Shooting that many 3 shot HDR photos during the blue hour is a problem. The light changes so rapidly that you get different light in the photos, and I had to reshoot some of the photos because the light had changed too much. Luckily I discovered that before I moved the camera.

Lightroom only offered one projection, which looked terrible. For some reason, it would do not the two other projections. This is something I encounter from time to time.

I then exported to Photoshop, picked automatic projection and in a few moments, the fan went to high speed, and the computer got sluggish. Half and hour or maybe an hour later Photoshop was still stitching, and suddenly I got a warning “Out of disk space”. What?!? I have 700 Gigs of free space!? I opened my Finder, but “nooo” disk space certainly was critically low.

I emptied the trash can, but suddenly the fan stopped. After another hour of waiting and nothing had happened, I realized that Photoshop had died on me.

Instead, I exported the photos as TIFF 16-bit in 3000×2000 pixels. This Photoshop could handle nicely. I chose TIFF 16-bit, to be able to do some proper image processing later. When you export you only want to have fixed lens distortion, and synchronized the White Balance across all photos.

TIP: If your files are too big, export them as TIFF 16-bit, and make them smaller. You will still get a big file.

I have ended up with a 17.000 x 9.930 pixel image (169 Megapixel), using the smaller files. This is plenty for an insanely large print (7 yards wide, and you would still not be able to count the pixels close up).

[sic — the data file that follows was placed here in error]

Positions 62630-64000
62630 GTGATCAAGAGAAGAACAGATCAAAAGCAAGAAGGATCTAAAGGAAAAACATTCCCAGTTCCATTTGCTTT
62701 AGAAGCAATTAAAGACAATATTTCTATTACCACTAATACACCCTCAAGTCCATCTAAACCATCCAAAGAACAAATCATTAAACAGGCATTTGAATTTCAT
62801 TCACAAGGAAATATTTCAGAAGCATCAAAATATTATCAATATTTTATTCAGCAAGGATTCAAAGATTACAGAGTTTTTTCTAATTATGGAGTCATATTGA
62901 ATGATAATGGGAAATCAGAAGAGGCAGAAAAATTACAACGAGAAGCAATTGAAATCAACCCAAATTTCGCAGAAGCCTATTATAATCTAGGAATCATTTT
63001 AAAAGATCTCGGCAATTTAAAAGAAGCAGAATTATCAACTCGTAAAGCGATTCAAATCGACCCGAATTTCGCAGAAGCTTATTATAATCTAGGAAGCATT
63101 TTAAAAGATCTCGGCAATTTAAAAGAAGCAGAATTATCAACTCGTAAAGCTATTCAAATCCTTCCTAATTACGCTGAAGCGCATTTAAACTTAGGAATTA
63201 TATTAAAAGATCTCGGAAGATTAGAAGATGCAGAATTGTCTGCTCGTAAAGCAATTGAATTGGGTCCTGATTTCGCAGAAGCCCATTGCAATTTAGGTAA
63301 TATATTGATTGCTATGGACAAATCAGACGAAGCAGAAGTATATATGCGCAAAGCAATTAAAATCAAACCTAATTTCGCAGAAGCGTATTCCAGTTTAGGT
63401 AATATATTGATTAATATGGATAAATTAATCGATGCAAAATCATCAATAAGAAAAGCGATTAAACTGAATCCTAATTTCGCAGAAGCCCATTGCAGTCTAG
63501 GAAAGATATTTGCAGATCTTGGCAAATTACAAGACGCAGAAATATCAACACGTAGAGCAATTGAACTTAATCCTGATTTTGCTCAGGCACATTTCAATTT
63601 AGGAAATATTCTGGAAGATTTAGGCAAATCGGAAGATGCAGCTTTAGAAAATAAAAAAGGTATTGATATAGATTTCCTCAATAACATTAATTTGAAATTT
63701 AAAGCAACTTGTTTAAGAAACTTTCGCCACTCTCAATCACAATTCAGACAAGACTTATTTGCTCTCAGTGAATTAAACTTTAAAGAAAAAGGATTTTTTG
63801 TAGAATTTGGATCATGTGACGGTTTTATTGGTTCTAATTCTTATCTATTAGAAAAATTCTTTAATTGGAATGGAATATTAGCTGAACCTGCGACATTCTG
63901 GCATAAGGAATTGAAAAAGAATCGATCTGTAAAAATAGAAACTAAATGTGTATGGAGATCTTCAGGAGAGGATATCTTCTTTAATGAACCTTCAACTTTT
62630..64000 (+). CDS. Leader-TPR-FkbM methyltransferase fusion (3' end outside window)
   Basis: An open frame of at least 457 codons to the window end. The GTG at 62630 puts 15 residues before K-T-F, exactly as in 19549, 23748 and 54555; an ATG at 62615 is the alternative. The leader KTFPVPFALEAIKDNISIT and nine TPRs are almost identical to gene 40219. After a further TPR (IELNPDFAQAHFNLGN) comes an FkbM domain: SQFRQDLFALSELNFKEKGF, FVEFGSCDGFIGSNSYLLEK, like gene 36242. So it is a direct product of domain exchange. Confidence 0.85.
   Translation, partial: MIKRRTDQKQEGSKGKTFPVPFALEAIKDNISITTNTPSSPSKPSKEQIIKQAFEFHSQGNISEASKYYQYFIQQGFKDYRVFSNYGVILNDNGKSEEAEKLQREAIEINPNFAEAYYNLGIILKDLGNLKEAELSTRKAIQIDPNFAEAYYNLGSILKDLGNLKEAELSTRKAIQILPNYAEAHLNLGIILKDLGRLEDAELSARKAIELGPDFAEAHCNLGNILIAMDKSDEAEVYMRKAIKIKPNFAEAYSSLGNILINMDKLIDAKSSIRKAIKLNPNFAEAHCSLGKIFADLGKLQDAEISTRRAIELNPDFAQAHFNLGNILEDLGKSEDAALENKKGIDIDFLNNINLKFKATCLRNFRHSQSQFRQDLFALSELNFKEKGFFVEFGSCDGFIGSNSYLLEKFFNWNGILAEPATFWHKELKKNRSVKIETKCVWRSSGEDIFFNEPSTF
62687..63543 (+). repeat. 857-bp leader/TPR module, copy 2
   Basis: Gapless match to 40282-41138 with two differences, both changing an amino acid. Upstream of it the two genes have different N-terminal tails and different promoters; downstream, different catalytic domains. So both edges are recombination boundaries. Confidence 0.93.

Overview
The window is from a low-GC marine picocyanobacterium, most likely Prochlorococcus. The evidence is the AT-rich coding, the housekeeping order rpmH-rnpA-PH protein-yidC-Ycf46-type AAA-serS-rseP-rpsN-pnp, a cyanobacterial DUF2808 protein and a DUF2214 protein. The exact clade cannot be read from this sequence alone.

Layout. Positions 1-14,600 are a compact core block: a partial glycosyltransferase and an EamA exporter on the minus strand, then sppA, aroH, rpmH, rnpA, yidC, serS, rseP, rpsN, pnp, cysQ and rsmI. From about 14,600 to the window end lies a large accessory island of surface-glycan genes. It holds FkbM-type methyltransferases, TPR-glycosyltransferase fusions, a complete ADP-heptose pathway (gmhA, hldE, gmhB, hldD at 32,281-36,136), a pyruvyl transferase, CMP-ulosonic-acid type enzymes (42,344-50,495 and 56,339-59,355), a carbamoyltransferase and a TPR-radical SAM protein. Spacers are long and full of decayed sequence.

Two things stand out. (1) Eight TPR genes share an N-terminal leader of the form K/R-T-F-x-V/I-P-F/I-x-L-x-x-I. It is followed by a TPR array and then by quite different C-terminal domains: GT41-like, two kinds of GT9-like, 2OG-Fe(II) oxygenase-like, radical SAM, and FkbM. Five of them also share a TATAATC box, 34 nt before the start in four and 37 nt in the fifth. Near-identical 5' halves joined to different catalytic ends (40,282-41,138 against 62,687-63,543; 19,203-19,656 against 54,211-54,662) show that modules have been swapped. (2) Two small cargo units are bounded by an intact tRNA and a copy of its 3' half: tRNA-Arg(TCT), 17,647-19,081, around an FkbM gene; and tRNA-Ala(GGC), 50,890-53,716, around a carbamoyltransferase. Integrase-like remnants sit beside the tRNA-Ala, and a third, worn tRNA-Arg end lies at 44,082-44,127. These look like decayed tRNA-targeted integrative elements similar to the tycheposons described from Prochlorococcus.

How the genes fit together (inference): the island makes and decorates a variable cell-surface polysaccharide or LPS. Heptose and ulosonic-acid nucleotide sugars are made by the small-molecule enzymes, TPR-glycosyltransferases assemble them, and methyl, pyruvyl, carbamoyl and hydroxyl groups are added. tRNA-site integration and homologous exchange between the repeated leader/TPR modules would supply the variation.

Photoshop could now process the images, but I didn’t like the result. It got warped too much, in ways I didn’t like. Here’s an example:

Roskilde Cathedral Photoshop Stitch

Roskilde Cathedral Photoshop

The default project from Photoshop looked terrible, and one of the others is a bit funny. I tried the others, butdidn’t get a result I liked.

Instead, I turned to Auto Pano Giga v4. This is the most advanced Panorama software that I know of. It’s not cheap, but if you can afford it, it’s worth every penny, and it get’s the job done. I only had the old version had to upgrade, and now I bought the bigger version. It integrates into Lightroom and Bridge, and there are some other advantages, I thought I would like to have.

Auto Pano Giga offers a huge range of projections, and some have parameters you can adjust. I picked the ‘Pannini’ projection and adjusted until I got something nice, and then I exported the final result to a Photoshop file. I still only used the 3.000 x 2.000 files.

And from this point, I processed only in Photoshop and later in Lightroom.

I have tried to run the full resolution files into Auto Pano Giga, and I does allow me to do it, however, it does take some time to process. But, it does not suck up all my free disk space. It works in a different way than Photoshop does.

The full resolution is 40.000 pixels wide, and in a slightly different crop, it is just north of 1 Gigapixel. Photoshop struggled with my 169 megapixels image, I think I will only process the full resolution, if anyone needs a twenty yards wide print, with crazy people stepping up in front to see if they can count the pixels (which they wouldn’t be able to, once scaled properly).

–Jacob Surland